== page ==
By now it was noon. A chill breeze blew across his body. The coolness was almost welcome after the heat in the pit, but it bit into him like a drill through his tortured nerves. He got on hands and knees and crawled forward, wondering if perhaps he could find water, a radio, perhaps he could survive...

No. False hope. Already he could feel the darkness gnawing at the edges of his mind, and this time he knew it would be final. But he had reached the surface, after all-- he was once more in the human world. He was not content to die, but as it appeared there was no choice, he was resigned to it, and at least he would die free...

He tried to get up, to stand one last time. Even the sparse greenery, oblique sunlight and melted snow that formed Cross Karakoram's autumn scenery looked beautiful to him, and he wanted to fill his mind with it, to see nothing until the end but the beauty of this world he had not destroyed... But the darkness was spinning around him, swallowing the world, and he fell into the cold emptiness for what he knew would be the last time.

The natives of the village of Cross Karakoram had all informed Harry Palmer, in no uncertain terms, that the explosions in the mountains were the work of the demons, who deserved whatever they got, and that he shouldn't offer mercy to them. His wife Susan, an ISO seismologist, told him that as the Cross Karakoram mountains seemed to be the center of the disturbances in the earth's crust, the natives' "demons" were likely to be Galactors, who also deserved whatever they got. It didn't matter. Dr. Palmer was a doctor, first and foremost, and if there were people hurt, he wanted to help them.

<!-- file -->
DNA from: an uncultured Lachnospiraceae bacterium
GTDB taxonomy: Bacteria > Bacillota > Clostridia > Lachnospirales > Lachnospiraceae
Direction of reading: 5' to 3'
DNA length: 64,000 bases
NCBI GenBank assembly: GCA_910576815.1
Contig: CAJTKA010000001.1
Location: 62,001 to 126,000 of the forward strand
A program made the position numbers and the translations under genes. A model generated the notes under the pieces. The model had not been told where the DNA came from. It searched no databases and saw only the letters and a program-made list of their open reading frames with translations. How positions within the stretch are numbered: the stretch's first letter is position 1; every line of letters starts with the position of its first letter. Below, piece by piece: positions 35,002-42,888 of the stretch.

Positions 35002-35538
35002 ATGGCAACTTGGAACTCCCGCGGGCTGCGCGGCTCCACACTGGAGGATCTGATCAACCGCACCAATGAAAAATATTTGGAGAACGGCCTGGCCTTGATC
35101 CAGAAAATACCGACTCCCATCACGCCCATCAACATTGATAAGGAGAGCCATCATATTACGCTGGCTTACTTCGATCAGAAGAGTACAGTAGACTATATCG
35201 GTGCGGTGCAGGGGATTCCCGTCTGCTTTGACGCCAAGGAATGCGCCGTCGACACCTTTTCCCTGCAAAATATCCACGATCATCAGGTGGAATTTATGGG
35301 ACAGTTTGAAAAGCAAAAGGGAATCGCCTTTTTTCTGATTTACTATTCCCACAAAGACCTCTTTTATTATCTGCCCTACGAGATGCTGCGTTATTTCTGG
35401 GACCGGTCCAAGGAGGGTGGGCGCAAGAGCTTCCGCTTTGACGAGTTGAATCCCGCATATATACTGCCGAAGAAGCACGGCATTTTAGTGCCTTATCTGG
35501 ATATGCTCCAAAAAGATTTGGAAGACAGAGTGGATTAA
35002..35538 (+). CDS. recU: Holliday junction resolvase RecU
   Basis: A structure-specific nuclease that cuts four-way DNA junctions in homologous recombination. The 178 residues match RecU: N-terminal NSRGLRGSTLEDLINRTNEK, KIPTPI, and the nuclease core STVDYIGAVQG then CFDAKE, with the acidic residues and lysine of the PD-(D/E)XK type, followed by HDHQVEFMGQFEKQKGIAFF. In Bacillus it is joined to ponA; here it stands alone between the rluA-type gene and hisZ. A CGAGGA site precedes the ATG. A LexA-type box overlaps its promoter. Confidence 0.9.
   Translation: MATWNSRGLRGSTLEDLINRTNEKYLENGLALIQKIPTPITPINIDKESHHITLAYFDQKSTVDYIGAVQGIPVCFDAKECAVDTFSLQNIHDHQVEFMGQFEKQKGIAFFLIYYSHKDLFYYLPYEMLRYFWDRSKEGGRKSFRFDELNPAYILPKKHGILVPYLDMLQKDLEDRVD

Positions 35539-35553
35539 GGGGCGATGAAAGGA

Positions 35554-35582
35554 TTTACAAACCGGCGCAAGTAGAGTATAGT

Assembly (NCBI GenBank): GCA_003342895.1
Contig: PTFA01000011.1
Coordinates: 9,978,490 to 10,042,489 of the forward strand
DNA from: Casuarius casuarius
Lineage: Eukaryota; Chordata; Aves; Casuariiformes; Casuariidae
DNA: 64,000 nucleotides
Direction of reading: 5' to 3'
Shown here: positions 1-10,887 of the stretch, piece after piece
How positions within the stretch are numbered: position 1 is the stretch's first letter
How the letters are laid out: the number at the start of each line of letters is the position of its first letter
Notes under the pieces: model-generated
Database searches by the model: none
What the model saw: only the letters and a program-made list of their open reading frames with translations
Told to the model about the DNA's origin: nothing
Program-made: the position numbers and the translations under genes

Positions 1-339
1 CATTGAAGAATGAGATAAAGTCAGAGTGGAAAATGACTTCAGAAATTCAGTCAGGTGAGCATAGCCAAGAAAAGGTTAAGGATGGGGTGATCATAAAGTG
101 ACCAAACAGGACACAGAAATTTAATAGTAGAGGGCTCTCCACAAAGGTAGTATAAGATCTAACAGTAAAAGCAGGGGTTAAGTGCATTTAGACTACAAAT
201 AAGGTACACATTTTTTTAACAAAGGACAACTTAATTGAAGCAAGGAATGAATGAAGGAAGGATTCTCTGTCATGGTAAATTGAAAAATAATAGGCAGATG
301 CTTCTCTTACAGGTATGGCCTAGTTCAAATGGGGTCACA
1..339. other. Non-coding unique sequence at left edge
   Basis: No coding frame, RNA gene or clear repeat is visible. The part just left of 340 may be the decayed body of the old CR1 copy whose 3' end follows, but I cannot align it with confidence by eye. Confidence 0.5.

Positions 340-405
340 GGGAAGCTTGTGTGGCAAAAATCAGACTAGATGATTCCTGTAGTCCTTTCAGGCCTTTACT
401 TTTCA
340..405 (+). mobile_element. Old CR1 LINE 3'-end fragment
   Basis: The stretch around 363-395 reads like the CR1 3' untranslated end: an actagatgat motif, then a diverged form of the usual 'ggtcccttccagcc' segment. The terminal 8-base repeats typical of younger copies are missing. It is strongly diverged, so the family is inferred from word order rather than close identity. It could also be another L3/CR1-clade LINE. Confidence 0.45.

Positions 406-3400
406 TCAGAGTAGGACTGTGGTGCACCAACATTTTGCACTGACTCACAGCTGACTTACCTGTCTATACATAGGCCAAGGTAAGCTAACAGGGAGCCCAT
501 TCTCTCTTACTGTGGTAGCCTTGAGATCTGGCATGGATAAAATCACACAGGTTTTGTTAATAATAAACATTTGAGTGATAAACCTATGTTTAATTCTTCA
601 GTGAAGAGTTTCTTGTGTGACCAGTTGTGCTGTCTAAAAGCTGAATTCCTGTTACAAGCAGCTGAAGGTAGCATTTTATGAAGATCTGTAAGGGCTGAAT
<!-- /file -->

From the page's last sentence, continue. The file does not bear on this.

Along the ride up in his jeep, however, he found no one to help. Many corpses, some days old, others dating to the time of the explosion yesterday, but not a single person alive. He reached the ruined, blasted region at the top of the mountain and could find no one, not even corpses, there. He was beginning to believe the whole trip had been a monumental waste of time when he saw a half-naked woman sprawled face down on the grass.

He ran to her. Half a head of very long blond hair obscured a good portion of her body, but he could see through the hair that she'd been burnt. He rolled her over carefully to check for more damage-- and realized that "she" was in fact male, although by now maybe his first guess was closer to the mark, considering the state of the man's anatomy. Poor bastard. He was horribly and uniformly burned from collarbone to groin, with lighter burns on the front upper legs and worse burns on half the face-- in fact, the left half of the man's face was nothing but a huge burn that extended over a good portion of his scalp as well. The other half of the face indicated that the man might have been beautiful once, in an effeminate way. That was gone forever, now. It was a miracle, considering the severity of the burns, that the man still breathed, even as weakly as he did.

Harry thought quickly. The Cross Karakoram doctors had made it quite evident that they weren't treating anyone from up on the mountain, and anyway, this man needed much more than a small mountain village's hospital could provide. In fact, he needed more than most hospitals could provide-- but Sandler Burn Clinic in England, now... Harry was an associate of the clinic, having had worked there more than once. They were pioneers in the treatment of burn victims. If there was anywhere in the world that could save this poor man, Sandler was it.

He radioed his wife. "Will you be all right if I take the plane for a day or two? Found this poor bugger up here with the nastiest case of third-degree burns I've seen on a living man, and if he's to stay a living man I've got to get him to Sandler."

"Is he wearing green?" Susan Palmer asked.

"Uh-- no, he isn't wearing much of anything actually, it mostly got burnt away. He's got on a pair of red boots, if that helps. Why?"

"Galactors wear green," his wife replied, "and if this man is one of them you'd best leave him there to his fate. Those murdering bastards don't deserve a moment of your time."

"You wouldn't say that if you could see this poor devil. My God, if he were Satan himself he wouldn't deserve this kind of injury. And he's not wearing green. Besides, he looks too girlish to be a mobster. Even if he was a Galactor, he'd probably have been the cook or something."